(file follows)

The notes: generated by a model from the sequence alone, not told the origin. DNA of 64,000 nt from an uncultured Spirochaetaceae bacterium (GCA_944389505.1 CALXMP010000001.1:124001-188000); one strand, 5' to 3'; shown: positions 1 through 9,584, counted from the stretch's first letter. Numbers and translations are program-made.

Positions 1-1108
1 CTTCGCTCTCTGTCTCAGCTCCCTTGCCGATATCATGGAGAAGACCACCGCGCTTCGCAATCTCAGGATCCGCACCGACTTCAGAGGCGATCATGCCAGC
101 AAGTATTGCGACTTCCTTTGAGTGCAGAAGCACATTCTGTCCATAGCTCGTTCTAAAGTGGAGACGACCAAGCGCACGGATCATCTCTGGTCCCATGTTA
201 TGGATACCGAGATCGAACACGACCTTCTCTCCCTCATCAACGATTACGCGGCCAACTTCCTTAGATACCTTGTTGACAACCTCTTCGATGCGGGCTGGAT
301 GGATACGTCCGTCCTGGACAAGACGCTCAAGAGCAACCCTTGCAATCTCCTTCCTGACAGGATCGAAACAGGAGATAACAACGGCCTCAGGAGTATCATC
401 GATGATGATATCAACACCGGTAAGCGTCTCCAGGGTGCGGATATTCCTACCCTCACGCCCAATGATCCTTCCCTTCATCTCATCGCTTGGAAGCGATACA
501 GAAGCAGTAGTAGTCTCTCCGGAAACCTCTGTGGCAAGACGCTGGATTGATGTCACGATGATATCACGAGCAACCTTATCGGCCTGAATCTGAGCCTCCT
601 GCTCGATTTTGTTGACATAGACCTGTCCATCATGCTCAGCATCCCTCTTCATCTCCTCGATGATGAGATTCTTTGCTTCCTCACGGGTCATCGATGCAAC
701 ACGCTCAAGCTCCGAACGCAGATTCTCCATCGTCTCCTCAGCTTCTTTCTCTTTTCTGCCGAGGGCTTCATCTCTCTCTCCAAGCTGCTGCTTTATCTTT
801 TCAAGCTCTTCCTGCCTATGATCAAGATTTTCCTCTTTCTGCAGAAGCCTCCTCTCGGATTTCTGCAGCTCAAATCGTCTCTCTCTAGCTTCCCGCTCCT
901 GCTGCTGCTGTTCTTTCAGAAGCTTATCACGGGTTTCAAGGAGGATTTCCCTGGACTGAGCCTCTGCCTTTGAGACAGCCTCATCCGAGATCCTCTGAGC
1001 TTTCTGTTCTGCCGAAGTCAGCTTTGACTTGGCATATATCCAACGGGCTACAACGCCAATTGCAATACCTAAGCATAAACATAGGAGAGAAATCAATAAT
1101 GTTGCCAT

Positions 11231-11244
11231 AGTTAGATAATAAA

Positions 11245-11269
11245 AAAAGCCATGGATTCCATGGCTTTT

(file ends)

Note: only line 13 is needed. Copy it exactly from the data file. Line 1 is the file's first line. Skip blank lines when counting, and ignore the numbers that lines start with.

1001 TTTCTGTTCTGCCGAAGTCAGCTTTGACTTGGCATATATCCAACGGGCTACAACGCCAATTGCAATACCTAAGCATAAACATAGGAGAGAAATCAATAAT